Facts

    The State's evidence tended to show that on 15 December 2002, defendant was involved in the robbery and burglary of Jesus and Erika Vega-Mendoza at their apartment. That evening, defendant and two other men discussed robbing someone and they drove to the Morganton Place apartment complex in Fayetteville, North Carolina. It was agreed defendant would stay in the car to act as a lookout and blow the horn if he saw anything suspicious while the other twomen broke into an apartment. At approximately 11:00 p.m., Erika responded to a knock at the door to their apartment and was met by a man requesting to use the telephone. Another man was standing outside the doorway with a mask drawn over his face. Both men pushed their way into the apartment and the masked man pulled out a shotgun. Erika and Jesus were tied up and Erika was forced to remove her clothes and perform fellatio on the masked man. Both men gathered items of value from the apartment and then left the room.
    The State further presented evidence that defendant took an active part in another burglary/robbery on the night of 16 December 2002. That night, Richard Waddell was approaching the apartment of his girlfriend, Alison Kilbourn when three African-American men came up to him and asked if they could use his telephone. Waddell entered Kilbourn's apartment and returned outside with a cordless phone for the men to use. The men returned the phone to Waddell after attempting to make a call and as Waddell went back into Kilbourn's apartment, the men forced their way through the door. One of the men pulled a mask down over his face and pulled out a shotgun. Kilbourn was led to her bedroom by a man she identified as defendant. Kilbourn testified defendant made her undress and forced her to perform fellatio upon him. The men tied up both Waddell and Kilbourn and Waddell was taken into the bathroom and placed into the bathtub. The men then left, removing several items of value from the apartment, including Waddell's wallet.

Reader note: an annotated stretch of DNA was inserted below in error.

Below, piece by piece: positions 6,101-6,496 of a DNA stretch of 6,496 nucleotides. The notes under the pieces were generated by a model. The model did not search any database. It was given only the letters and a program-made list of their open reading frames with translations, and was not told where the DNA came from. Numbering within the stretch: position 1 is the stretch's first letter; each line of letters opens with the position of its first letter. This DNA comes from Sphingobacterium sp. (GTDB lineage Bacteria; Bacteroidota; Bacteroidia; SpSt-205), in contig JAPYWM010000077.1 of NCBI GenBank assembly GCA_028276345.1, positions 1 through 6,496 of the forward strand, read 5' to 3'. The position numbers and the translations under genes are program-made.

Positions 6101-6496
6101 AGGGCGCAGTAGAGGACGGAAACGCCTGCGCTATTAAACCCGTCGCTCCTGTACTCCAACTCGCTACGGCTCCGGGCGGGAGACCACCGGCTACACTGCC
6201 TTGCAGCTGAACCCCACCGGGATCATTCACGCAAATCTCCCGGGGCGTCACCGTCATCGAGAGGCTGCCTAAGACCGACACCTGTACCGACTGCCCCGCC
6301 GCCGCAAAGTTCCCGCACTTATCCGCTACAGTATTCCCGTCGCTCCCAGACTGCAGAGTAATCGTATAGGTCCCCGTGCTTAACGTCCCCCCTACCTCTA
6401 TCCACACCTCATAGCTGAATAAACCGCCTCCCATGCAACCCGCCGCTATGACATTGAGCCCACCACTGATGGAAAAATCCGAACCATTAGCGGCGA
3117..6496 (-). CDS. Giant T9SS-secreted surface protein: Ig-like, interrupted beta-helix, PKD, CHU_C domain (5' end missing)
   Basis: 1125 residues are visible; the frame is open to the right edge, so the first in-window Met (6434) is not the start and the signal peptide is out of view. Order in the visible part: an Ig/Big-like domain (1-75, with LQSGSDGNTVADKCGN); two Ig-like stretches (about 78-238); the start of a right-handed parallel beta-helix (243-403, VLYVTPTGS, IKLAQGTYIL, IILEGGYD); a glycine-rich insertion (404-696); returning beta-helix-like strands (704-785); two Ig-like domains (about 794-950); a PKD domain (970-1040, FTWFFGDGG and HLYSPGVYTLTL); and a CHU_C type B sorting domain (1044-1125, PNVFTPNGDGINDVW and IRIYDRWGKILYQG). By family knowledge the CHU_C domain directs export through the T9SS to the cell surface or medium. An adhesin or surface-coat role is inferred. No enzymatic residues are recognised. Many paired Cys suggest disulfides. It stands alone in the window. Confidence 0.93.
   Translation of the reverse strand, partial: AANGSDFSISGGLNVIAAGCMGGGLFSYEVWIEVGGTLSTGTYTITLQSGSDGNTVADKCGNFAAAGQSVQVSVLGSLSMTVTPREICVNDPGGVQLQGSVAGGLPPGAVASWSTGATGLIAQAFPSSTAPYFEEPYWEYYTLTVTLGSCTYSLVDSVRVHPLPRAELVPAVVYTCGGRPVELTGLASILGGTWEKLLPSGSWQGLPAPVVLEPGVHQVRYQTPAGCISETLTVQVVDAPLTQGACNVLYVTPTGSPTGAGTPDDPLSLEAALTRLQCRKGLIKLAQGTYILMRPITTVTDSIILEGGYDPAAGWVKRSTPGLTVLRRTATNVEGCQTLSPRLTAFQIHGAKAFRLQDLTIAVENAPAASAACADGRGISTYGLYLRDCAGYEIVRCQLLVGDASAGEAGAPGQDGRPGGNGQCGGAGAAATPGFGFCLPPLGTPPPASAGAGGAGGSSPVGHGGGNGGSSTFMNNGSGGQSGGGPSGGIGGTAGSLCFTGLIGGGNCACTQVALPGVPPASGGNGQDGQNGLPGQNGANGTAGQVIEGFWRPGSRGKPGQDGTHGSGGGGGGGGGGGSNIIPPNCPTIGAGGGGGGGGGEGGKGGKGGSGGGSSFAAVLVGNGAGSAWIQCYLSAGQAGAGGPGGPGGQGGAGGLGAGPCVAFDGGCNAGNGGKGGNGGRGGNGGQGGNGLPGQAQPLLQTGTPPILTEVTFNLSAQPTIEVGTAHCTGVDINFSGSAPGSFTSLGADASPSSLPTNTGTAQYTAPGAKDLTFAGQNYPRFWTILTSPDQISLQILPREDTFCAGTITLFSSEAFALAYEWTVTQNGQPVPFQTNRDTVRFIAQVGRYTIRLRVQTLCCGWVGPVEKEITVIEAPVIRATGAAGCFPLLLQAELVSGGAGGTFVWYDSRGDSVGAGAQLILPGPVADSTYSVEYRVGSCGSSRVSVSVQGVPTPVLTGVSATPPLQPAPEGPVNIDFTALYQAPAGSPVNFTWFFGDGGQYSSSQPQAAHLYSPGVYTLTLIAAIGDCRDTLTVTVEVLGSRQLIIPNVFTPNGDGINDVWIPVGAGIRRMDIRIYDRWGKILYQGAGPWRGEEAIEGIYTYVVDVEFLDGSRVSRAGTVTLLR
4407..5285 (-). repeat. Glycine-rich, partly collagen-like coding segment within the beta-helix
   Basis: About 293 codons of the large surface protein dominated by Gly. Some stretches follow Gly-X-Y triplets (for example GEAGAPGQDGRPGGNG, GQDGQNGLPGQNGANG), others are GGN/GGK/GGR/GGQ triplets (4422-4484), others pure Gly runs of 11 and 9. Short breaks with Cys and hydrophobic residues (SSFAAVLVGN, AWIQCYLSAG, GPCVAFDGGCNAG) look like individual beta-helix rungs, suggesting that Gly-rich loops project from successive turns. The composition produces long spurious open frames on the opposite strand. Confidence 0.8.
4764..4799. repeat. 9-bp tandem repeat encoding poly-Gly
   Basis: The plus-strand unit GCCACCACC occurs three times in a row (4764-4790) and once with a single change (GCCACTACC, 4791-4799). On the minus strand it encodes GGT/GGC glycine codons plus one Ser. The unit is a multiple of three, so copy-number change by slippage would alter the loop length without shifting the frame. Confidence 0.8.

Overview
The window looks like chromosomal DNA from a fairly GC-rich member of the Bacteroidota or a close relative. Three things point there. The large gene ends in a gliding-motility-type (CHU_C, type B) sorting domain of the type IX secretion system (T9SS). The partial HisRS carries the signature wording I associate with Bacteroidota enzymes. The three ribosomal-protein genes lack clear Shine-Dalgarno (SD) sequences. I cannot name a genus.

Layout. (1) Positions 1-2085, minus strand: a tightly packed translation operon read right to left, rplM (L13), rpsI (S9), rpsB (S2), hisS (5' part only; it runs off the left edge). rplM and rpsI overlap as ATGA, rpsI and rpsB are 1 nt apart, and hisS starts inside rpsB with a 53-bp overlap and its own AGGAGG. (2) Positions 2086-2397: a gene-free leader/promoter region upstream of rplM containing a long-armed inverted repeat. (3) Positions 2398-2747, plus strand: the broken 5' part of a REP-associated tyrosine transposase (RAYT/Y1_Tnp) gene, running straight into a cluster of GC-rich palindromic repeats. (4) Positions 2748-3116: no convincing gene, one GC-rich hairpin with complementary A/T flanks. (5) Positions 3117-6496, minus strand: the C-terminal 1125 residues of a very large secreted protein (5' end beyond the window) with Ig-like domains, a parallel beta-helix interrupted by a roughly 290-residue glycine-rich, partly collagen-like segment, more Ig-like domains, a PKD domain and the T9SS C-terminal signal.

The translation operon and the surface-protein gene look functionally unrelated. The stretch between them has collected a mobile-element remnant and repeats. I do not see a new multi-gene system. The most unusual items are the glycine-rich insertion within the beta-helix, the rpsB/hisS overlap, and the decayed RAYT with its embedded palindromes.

Procedural History
    On 19 May 2003, the Cumberland County Grand Jury returned three indictments charging defendant with various crimes. The first (02 CRS 67387) and second (02 CRS 67388) indictments charged defendant with offenses committed against Alison Kilbourn and Richard Waddell on 16 December 2002: first degree burglary of Kilbourn's apartment; robbery with a firearm; first degree sexual offense against Kilbourn; first degree kidnapping of Kilbourn; second degree kidnapping of Waddell; and conspiracy to commit the offenses of first degree burglary and robbery with a firearm. The third indictment (02 CRS 67389) charged defendant with offenses committed against Jesus and Erika Vega-Mendoza on 15 December 2002: first degree burglary of their apartment; robbery with a firearm; assaulting Jesus with a deadly weapon inflicting serious injury; and conspiracy to commit the offenses of first degree burglary and robbery with a dangerous weapon.
    The case came on for trial at the 26 April 2004 Criminal Term of the Cumberland County Superior Court, the Honorable Knox V. Jenkins, presiding. Prior to trial, an order was entered granting the State's motion to join the charges in the three indictments for trial. On 4 May 2004, the jury returned verdicts finding defendant not guilty of the charge of assaulting Jesus with a deadly weapon inflicting serious injury and guilty of all of the remaining offenses charged in the three indictments. The trial court arrested judgment on the verdict of guilty of first degree kidnapping of Kilbourn, and entered judgment for second degree kidnapping. Defendant appeals.
_________________________

    Defendant raises the issues of whether the evidence was sufficient to permit a reasonable juror to find beyond a reasonable doubt that defendant: (I) committed first degree sexual offense; (II) committed two counts of kidnapping; and (III) committed two counts of conspiracy.